Thursday, September 24, 2015

Finishing up Wonder, by RJ Palacio

Today we finished reading Wonder, by RJ Palacio. Not surprising, I'm sure, when I tell you this is one of my favorite books to read to kids. We had an amazing time reading it and connecting with a class in Chicago through Edmodo and sharing our thoughts, questions and concerns about the book.

One of the culminating projects I did with kids today was create a CHOOSE KIND sign to keep up in our classroom for years to come!

To create the sign, I printed out each letter on cardstock paper. I paired students together and had each pair design a different letter. They were asked to find a synonym of the word 'kind' that started with the letter they were given. Here is what they came up with:

C - Caring
H - Honesty
O - Optimistic
O - Open-Handed
S - Sympathetic
E - Empathy

K - Kind-Hearted
I - Integrity
N - Nice
D - Decency

If you are interested in more resources for Wonder, please click on the link below!

Tuesday, September 22, 2015

Grammar Check - How to Teach Grammar During the Editing Stage of the Writing Process

Today we had our first grammar lesson in fifth grade. I love the structure of these lessons as well as the application of skill and assessment of knowledge which is all tied together and played out during the editing stage of the writing process.

Step One: I start out by teaching a specific grammar skill as the mini-lesson. Most of the time, I use a chart to explicitly teach the skill.

Step Two: I model using a red pen to correct for that skill in my own writing.

Step Three: Students go into their writing and correct any mistakes where they're, there, their, your, or you're is misspelled.

Something very important that I stressed to students is that they are responsible for spelling these five words correctly if they are used in their writing. These words are also on the rubric for their Narrative Stories. I am more lenient with class work and homework, but students are responsible for spelling the words correctly in that work as well.

I hold students accountable for all grammar skills taught throughout the entire year. If you would like a copy of the anchor chart I used during this lesson, please feel free to click here and download it for free at my Teacher Store!

How do you teach grammar in your classroom?

Friday, September 18, 2015

Culminating our Buddhist Unit Study

We've been having a BLAST learning about Buddhism in fifth grade! This week was the last week before we start to learn about Hinduism and then finally, at the end of the quarter, compare the two religions.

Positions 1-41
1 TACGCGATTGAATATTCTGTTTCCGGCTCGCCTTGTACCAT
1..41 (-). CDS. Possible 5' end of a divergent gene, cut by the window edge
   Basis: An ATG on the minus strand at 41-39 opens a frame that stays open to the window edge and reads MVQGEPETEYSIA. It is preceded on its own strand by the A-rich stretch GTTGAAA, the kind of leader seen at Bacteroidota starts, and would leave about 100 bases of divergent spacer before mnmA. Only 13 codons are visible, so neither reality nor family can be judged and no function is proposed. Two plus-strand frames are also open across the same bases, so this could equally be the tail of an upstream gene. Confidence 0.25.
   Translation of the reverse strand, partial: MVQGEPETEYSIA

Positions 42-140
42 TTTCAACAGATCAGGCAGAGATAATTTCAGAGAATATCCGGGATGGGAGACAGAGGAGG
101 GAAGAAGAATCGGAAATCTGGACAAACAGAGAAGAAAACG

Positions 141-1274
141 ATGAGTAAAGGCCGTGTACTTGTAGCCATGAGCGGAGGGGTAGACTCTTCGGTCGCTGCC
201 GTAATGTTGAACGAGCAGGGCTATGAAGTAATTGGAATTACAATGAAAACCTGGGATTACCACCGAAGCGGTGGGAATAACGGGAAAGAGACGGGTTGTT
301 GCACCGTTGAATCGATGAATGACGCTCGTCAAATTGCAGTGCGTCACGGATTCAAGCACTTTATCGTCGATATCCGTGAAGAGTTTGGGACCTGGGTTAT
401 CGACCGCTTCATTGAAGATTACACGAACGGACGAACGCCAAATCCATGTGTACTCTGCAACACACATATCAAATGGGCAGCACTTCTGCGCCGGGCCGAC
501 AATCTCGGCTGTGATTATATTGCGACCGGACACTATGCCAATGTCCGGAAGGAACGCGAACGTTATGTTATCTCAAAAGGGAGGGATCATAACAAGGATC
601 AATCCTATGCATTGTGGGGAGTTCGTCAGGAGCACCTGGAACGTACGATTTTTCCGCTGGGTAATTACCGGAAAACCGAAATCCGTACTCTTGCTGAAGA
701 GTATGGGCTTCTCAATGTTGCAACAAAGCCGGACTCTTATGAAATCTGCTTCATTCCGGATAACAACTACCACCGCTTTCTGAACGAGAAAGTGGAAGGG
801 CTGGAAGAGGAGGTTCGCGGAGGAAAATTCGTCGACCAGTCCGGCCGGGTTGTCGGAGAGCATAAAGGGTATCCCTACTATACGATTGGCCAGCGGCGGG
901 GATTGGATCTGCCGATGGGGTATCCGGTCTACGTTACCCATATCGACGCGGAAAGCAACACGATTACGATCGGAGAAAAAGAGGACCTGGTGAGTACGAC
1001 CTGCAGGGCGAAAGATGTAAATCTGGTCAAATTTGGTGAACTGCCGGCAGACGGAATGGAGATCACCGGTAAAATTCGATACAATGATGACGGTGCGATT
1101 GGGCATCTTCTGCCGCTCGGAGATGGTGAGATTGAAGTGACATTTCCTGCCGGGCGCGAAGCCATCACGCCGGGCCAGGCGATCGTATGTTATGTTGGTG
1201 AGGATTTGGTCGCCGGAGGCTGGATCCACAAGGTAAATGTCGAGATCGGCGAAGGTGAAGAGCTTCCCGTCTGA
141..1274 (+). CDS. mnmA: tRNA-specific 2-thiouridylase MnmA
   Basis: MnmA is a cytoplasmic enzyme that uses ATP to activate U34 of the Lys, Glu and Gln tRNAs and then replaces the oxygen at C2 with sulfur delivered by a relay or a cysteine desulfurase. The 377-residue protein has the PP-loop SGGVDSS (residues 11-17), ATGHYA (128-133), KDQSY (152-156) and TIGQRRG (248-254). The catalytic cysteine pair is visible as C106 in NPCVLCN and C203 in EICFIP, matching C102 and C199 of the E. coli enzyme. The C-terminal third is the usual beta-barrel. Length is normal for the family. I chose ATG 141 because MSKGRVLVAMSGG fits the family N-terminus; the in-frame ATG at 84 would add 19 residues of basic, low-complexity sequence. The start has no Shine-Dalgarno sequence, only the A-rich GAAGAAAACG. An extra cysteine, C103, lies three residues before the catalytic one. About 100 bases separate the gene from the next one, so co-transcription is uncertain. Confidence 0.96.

On Wednesday, we went to a local Buddhist monastery. Who knew there would be in one in North Carolina! The head monk there gave students a lesson on The Eightfold Path and Enlightenment. I felt like the trip was a huge success. Students were extremely respectful and completely engaged. One student even commented, "I feel like I know so much more from going there rather than just reading about it in our books." Yep! That's the goal! 

Today was our last day of study, and I decided to have students make malas. Malas are a tool that Buddhists use during meditation. By counting the beads during the mantra, it allows Buddhists to bring their mind back to the meditation when the mind starts to wander. They typically consist of 108 beads, but we decided to have about 25 on each of ours. There is a head bead (I found some that are replicas of Tibetan beads) that is never passed over during the count. There is also a cool tassel! I showed students a video that explains what malas are and how they are used. Then they began constructing their own. 

We plan on using them during our Meeting for Worship on Wednesday which is a time that our whole school gets together to "center ourselves" in silence. It is about 7 minutes of silence that is used as a meditation in some ways. It is a practice that is done once a week in every Quaker Friends school. Students are excited to use their malas next week to help get their minds "back on track"! 

Next up - Hinduism! I can't wait to see what kinds of fun things we come up with for this part of the unit!

Friday, September 4, 2015

The Marshmallow Challenge!

I had a great, fun and busy week! I think the highlight was today when students completed The Marshmallow Challenge. When I stood in front of the class and announced that we would be completing this challenge, I was a little disappointed when I got a giant round of applause and kids jumping out of their seats because I was hoping this would be the first time they did this. Well, it was. They were just super excited about the fact that we would be using marshmallows with whatever I was planning to share with them! Kids are awesome.

The idea behind this activity is for students to work with a group on a challenge and recognize things about themselves as participants and things that happen during the challenge that were both successful and unsuccessful.

The Challenge

I divided groups into 4 and 5 students each. I handed them a yard of tape, a yard of string, 20 sticks of spaghetti, scissors and a marshmallow. Their challenge was to build the tallest free-standing structure with the marshmallow on top. They could use all or just some of the materials provided. They also were only given 18 minutes. This really put the pressure on!

The Outcome

Only 2 out of the 4 groups built a successful structure. One group came close, but it kept falling down and couldn't be measured. The second group had a bit of a problem with communication when it starting coming down to the wire and completed a base structure which was only part of their plan. Students were able to recognize these things through discussion and by the end of the conversation, everyone was smiling and laughing and agreed it was a fun activity!